This morning, Lewisham NUT sent notification to NUT Associations of my intention to seek nominations to stand in the NUT General Secretary election. By this evening, my first two nominations had already been confirmed - in Greenwich and Tower Hamlets.
The unexpected nomination from Tower Hamlets had already been won at a meeting last week - but was confirmed this evening. Support from Greenwich NUT at their hustings tonight was perhaps more expected, but the heart-felt comments - and unanimous support that I received - clearly demonstrated the depth of frustration felt by many teachers at the shortcomings in the Union's existing campaign against Gove's attacks.
The TES tonight ( http://t.co/8dIMgjCxxD ) has labelled me the "Hard-Left Challenger" in this election - but those Greenwich teachers wouldn't have described themselves in any such 'political' terms. They were just angry at the conditions we are facing and the damage being inflicted on children's education and teachers' lives.
Several of the Greenwich NUT members were attending their first-ever Association meeting. It was reassuring to hear them speak up in support for the policies I am campaigning for. To his credit, beneath the predictable TES headline, Stephen Exley has produced a fair initial summary of some of those policies, and the background to the election, saying:
"It had been widely expected that Ms Blower would be unopposed in her bid to win another five-year-term. Although she was an active member of the union’s left-wing Campaign
for a Democratic and Fighting Union faction before she became general
secretary, Ms Blower has also proved to be a popular figure among
members to the Right of the NUT’s political spectrum. But it has emerged that she will be challenged by Martin
Powell-Davies, one of the most prominent figures on the Left of the
... In his campaign flyer, Mr Powell-Davies says the NUT and NASUWT has
“too often” tended to “hesitate” over escalating their campaign to
national strike action. He has called for an “ongoing calendar of national action”, including
a two-day strike, as well as a national work-to-rule to “resist any
attempt to worsen conditions”. Mr Powell-Davies also calls for a doubling of the planning,
preparation and assessment (PPA) allowance to 20 per cent of a teacher’s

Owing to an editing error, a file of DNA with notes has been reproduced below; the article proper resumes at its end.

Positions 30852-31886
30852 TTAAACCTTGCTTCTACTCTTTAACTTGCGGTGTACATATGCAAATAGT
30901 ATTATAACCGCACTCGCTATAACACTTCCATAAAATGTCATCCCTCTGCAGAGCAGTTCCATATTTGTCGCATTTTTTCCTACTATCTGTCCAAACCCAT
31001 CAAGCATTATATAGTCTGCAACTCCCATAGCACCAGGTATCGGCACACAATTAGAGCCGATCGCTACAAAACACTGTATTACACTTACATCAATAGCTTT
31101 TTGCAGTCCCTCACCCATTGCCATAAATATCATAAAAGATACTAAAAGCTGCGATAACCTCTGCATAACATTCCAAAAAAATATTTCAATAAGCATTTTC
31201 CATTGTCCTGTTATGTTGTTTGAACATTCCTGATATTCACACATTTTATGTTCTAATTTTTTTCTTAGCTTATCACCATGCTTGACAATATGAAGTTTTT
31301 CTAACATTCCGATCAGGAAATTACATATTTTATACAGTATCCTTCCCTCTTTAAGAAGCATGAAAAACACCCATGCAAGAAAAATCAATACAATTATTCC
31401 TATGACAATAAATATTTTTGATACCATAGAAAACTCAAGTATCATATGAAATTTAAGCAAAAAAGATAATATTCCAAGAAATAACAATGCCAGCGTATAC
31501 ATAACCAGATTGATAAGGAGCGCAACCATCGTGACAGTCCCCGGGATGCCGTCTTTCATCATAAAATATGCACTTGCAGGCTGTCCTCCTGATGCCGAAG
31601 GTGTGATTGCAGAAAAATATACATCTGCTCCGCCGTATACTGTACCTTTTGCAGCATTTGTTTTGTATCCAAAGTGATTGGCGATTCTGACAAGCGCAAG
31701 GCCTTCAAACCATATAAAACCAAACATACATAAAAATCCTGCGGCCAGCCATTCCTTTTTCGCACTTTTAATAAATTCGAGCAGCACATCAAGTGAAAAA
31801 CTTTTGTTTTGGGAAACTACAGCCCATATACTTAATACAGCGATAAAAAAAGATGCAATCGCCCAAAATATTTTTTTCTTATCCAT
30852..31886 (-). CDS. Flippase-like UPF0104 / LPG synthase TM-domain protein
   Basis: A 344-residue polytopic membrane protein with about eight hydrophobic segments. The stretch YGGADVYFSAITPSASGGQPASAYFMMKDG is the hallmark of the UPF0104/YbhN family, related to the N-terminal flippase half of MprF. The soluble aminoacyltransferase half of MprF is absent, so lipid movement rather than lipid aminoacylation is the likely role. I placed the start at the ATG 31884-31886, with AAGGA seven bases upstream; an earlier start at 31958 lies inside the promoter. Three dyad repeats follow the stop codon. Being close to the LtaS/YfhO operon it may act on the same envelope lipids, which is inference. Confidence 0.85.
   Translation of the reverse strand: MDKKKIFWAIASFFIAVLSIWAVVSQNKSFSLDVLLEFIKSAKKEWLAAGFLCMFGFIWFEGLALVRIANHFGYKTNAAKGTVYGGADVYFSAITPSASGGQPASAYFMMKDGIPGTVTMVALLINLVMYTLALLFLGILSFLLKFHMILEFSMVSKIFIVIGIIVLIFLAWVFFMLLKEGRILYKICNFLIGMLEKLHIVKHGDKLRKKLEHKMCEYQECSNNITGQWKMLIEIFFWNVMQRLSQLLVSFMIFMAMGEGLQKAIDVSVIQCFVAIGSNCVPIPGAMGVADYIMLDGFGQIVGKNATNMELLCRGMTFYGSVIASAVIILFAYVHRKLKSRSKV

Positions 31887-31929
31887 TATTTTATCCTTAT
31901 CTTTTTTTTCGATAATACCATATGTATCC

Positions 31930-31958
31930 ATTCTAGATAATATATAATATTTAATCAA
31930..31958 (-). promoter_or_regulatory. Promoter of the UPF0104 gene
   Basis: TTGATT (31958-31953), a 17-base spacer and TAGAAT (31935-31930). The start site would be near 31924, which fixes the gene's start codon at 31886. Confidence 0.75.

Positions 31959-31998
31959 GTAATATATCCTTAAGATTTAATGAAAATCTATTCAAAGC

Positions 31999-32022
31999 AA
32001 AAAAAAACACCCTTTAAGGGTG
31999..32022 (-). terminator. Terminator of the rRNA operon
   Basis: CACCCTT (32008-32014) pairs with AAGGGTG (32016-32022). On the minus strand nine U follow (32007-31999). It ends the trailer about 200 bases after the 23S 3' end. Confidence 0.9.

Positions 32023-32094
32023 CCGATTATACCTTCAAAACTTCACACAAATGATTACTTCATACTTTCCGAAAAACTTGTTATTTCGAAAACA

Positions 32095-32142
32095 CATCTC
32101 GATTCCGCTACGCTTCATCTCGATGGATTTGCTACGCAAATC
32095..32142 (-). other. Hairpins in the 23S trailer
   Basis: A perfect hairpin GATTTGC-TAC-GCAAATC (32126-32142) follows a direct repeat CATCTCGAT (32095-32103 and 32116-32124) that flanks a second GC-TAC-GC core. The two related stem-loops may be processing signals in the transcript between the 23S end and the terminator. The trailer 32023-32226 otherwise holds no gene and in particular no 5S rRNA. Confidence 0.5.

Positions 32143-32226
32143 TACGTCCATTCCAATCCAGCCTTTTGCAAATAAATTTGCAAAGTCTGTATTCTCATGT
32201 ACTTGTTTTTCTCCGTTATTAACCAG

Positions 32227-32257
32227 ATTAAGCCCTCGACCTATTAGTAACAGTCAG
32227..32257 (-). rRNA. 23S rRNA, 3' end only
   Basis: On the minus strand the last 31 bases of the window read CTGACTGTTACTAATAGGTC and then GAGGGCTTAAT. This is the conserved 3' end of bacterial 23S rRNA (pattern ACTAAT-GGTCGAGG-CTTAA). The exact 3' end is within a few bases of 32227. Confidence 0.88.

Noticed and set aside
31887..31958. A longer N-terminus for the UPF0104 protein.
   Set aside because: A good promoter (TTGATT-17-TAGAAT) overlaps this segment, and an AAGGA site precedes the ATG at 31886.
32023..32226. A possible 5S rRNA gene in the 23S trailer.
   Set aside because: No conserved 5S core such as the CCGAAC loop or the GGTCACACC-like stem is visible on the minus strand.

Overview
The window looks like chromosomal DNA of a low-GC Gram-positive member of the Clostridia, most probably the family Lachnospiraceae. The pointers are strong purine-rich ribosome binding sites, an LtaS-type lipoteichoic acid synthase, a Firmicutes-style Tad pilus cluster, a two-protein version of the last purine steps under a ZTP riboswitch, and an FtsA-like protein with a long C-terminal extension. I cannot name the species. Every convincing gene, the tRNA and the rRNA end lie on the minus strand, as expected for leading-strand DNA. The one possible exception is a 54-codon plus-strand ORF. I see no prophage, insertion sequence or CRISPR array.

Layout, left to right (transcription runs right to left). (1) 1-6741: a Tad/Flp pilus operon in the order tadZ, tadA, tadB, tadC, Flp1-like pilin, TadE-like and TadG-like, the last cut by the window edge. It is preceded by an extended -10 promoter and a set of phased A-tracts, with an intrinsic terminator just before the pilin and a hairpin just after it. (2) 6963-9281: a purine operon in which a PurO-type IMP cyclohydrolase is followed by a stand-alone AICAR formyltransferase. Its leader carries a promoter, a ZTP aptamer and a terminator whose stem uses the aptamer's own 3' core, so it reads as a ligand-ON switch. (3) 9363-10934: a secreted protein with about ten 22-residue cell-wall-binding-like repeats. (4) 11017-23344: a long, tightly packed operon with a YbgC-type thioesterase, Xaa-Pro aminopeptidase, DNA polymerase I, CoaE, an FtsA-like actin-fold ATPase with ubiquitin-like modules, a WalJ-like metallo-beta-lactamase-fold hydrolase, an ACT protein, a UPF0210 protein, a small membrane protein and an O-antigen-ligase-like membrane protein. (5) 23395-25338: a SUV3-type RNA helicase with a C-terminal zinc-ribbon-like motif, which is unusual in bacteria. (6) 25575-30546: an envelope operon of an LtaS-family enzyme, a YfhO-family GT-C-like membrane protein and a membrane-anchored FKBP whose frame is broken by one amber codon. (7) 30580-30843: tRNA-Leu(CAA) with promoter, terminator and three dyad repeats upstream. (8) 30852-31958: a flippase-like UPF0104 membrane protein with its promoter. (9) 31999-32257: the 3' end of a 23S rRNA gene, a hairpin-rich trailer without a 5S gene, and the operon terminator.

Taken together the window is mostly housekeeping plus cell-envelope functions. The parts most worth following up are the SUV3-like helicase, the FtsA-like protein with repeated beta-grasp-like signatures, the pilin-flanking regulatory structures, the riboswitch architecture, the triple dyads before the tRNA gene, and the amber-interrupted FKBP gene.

day, as well as the abolition of Ofsted, retirement for teachers at the
age of 60 and guaranteed pay progression for all teachers on the main
Tonight's meeting wasn't the only place where my thoughts seem to have struck a chord with teachers. On Twitter, this election stand by @MPDNUT was provoking further debate! My tweet from this morning also seemed to gather support:
This was, of course, a reply to Gove's latest ramblings this morning in praise of independent schools. Perhaps one of the best responses tonight has come from Peter Wilby in the Guardian: http://www.theguardian.com/commentisfree/2014/feb/03/state-schools-independents-michael-gove
"It is sometimes hard to know whether to take Michael Gove seriously. In a speech in London on Monday, the education secretary said he was aiming to achieve a situation where, if you visit a school in England, "standards are so high all round that you should not be able to tell whether it's in the state sector or a fee-paying independent" ... So as parents visited, say, Marlborough College, they would ignore the demand for £27,420 for a year's teaching and nearly another £5,000 for boarding. They would breeze into classrooms and wouldn't notice that, for 870 pupils, Marlborough has more than 150 teachers and assistants, a ratio that, if applied to all England's 8.2 million schoolchildren, would require the teaching workforce to be tripled to roughly 1.3 million. Then they would wander the grounds and somehow fail to clock 11 rugby pitches, eight cricket squares, 14 cricket nets, 12 tennis courts, an eight-lane swimming pool and .22 rifle range, a variety of facilities which, if extended to every state school, would require (according to one calculation) 33m acres, or more than half the English countryside".
Many London schools are now so full of 'bulge class' portacabins that they hardly have a playground, let alone a rugby pitch! Unfortunately, Gove's dangerous ideology, and his planned attacks on teachers' conditions, will not be stopped simply by force of argument. A serious calendar of strike action will be needed to force Gove back - and that's a demand that has won the backing of teachers tonight.